Anyhoo, back to the artichokes.  They aren't really artichokes but a member of the sunflower family.  In fact, it's hard to tell the difference from your average sunflower

I have tried these vegetables in the past and have been ambivalent about them.  This time around, I thought I would try them with potatoes in a gratin.  It turned out pretty well but hard to tell what was a potato and what was the artichoke.

They can also be roasted.  This week, I made roast chicken for me and the kids and decided to throw a few into the oven.  There is a fine line between roasted to perfection and explosion in the oven.  The vegetables will explode at a certain point and then taste pretty yucky!

I decided that I just didn't like them and put the bag of the rest of the vegetables on the back porch, to be tossed into the compost.  The frugal side of me then took over as well as the guilty gardener - I don't like to throw anything away so I thought, what else can be made with these?  Soup.  Cream of Artichoke Soup.

So tonight, I made soup.  Simmered the vegetables the onions and carrots in chicken broth and pureed with my swanky new Breville Blender.

Jerusalem Artichokes - cleaned and scrubbed

In the pot with other vegetables

 Chicken broth, made last week.  Once the broth cools, the fat can be skimmed off the top.  Does anyone save this?  I think it's called schmaltz - I don't save the chicken fat because I have jars of lard!

Once everything was soft and blended, I decided it was too thin and needed some thickness.  So I took the rest of the potatoes and boiled them in the soup, then pureed again.  Much better.  Sean suggested adding Harissa which added the right amount of spice.  What soup doesn't taste better with bacon?

The rest of the meal was cheese, bread and salad.  I made the salad dressing with some pureed preserved lemons.  This was brilliant! I read in a blog about taking the rest of one's preserved lemons and just making a puree - so I did.  I could eat the whole jar of this, it's delicious.  I used up the rest of what I had in the fridge - just scraped out the seeds from the lemons and plopped it all in the food processor with the salt, lemon and lemon juice that was in the jar.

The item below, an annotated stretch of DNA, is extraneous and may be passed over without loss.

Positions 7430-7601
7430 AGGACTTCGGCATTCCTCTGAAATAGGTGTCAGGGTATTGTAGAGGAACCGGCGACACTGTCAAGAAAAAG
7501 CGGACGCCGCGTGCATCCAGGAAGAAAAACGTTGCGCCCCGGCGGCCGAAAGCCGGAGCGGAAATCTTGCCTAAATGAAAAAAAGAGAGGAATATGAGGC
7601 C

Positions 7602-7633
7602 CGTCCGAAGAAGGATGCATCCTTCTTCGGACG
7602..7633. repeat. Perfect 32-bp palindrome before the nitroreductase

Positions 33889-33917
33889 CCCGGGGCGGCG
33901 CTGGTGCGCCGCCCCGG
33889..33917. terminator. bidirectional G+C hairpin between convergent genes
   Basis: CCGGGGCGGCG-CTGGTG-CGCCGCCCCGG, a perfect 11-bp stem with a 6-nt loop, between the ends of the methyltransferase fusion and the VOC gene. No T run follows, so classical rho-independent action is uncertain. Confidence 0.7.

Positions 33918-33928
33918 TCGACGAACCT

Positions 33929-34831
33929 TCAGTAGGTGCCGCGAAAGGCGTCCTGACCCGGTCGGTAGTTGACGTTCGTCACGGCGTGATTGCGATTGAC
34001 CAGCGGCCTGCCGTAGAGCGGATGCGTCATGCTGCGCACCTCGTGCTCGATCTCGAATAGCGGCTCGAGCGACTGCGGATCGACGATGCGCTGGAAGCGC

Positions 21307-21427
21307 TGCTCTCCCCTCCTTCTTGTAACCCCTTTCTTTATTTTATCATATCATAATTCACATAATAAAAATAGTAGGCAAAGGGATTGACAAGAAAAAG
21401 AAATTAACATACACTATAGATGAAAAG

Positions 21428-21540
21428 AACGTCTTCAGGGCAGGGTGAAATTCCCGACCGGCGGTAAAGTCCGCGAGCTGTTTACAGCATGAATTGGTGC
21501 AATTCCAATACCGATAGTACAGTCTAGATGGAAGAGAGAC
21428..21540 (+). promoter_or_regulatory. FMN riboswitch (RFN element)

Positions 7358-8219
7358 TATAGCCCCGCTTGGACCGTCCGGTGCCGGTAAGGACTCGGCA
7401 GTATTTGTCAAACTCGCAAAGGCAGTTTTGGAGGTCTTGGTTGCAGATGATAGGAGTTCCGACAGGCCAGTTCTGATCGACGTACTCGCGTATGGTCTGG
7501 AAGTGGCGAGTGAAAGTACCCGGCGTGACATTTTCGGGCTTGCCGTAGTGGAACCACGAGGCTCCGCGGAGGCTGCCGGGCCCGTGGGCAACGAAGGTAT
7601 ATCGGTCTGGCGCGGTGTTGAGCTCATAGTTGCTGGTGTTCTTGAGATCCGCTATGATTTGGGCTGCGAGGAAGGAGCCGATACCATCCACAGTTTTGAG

The rest of the meal.  There is also homemade fig jam.  The cheese was Salemville Amish Blue and Meadow Creek Grayson - described as having a big beefy taste - which it did - pungent and strong but perfect with the fig jam.

Monday, January 21, 2013

Books read: 2012

I've been keeping a notebook by my bed where I write down the Title, Author and Month Read, for all my books.  The notebook was started in 2005 when I returned a book to the library and then immediately could not remember the author or title!

Here is what I read last year.  The * books are for mother/daughter book group.  I tend towards mysteries and Swedish mysteries - the Swedes are such a dark, depressing people! I jest.  The perks of working in an academic library is Inter Library Loan!   For some of these books, when I say read, I mean skim.  These are only the books that made the trip upstairs, it does not count the books that remain downstairs that I read.  Doesn't everyone have books all over the house that they are reading at once?

January 2012

The Blood Spilt, Asa Larsson
Do One Green Thing, Mindy Pennybacker
The Locavore Way, Amy Cotler
*Purple Heart, Patricia McCormick
It's All About the Bike, Robert Penn


Grow the Good Life, Michelle Owens
The Feast Nearby, Robin Mather
Wonderstruck, Brian Selznick
The Boy in the Suitcase, Lene Kaaberbol
Treasure Island, Sara Levine
Would it Kill You to Stop Doing That,  Henry Alford
French Dirt, Richard Goodman


Last Night at the Lobster, Stewart Nan
*Extremely Loud and Incredibly Close, Jonathan Foer (this is the only mother/daughter book in 7 years that I did not read.  I skimmed.  I did not enjoy it)